Two for the Road

Former producer Armand S. Deutsch first wrote about his travels with Sinatra in "Me and Bogie and Other Friends and Acquaintances" (Putnam, 1991)

I first met Frank Sinatra when he played New York’s Paramount Theatre in 1942. That engagement launched him into orbit on the shoulders of the famous bobby-soxers with their screams of adulation and innocent eroticism. Frank was proud that they grew old with him, bringing their children and their grandchildren to his performances.

The friendship we forged lasted 46 years. My wife Harriet and I have heard Frank often in nightclubs, concert halls, recording sessions and one-nighters--one night only engagements in arenas all around the country. For us, the one-nighters were the most exciting. Each one was a separate adventure and yet, in many ways, they were as alike as peas in a pod. You landed in the dark and you left in the dark. The locales were interchangeable.

On a lovely spring evening about 20 years ago we entered the lobby of Frank’s hotel--the Waldorf Astoria in New York City--to shuffle off to Buffalo. Frank, Barbara and their guests make up a party of 12. A moment later we are in limousines, bound for Frank’s jet. A Sinatra one-nighter is timed with the precision of a West Point dress parade. Logistics fascinate him. He would have made a superb travel agent.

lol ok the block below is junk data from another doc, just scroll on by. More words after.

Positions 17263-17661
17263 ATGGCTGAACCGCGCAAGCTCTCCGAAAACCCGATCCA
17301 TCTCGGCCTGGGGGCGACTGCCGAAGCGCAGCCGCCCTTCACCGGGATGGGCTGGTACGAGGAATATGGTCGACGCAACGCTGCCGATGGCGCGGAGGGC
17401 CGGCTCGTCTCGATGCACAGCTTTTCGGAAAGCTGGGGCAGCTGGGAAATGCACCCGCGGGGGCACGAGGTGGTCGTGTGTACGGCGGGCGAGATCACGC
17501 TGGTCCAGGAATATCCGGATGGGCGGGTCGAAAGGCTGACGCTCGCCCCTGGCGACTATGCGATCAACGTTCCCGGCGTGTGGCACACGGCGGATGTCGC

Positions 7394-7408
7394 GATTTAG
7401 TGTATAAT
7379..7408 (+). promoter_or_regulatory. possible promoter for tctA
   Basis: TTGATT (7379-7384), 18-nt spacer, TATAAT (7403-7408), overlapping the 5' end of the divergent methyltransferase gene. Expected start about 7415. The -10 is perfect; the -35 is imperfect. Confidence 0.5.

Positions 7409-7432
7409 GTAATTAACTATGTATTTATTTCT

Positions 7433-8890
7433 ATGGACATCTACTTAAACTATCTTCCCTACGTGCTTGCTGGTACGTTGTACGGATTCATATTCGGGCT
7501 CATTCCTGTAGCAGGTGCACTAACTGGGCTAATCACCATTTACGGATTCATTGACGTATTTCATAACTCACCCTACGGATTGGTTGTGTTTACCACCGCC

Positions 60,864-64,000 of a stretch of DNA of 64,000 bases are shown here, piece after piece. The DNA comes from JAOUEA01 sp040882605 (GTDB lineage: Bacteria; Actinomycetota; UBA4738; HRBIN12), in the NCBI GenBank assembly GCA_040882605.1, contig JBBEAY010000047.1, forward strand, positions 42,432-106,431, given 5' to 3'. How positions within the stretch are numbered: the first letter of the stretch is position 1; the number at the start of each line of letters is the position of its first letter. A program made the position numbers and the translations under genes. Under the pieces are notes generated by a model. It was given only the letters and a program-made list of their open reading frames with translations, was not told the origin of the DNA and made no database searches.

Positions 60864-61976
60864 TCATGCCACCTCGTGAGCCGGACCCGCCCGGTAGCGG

A few minutes after takeoff Frank is immersed in his crossword puzzle, which he does rapidly and in ink. Harriet and I reflect on his compulsive generosity to friends. A partial inventory in our home includes affectionately inscribed clocks and picture frames, a hi-fi system, a draft beer set-up and countless tapes and recordings. Over the years he has given us a golden Lab and a King Charles Spaniel that have greatly enriched our lives.


The seat-belt sign flashes, the plane lands in Buffalo and glides to a halt. We move quickly into waiting limousines. A police escort leads us to the arena’s stage door, Frank is out of the car and inside the building in an instant, barely glimpsed by the people behind the barricades. An usher takes us to our seats while Frank changes into his “working clothes"--a tuxedo. A few moments later a ripple of applause starts from the point where we entered. It builds as Frank comes down the aisle. By the time he enters the prizefight ring that serves as a stage, the audience is on its feet. He holds up his hand and nods several times without smiling. It is a gesture that says, “Let’s not get carried away with what’s past. We’re all here for tonight.”

He starts easily. “I’ve Got the World on a String” is a typical opening. Most of the songs are the standard Sinatra classics that his fans love, but each performance will include several new songs.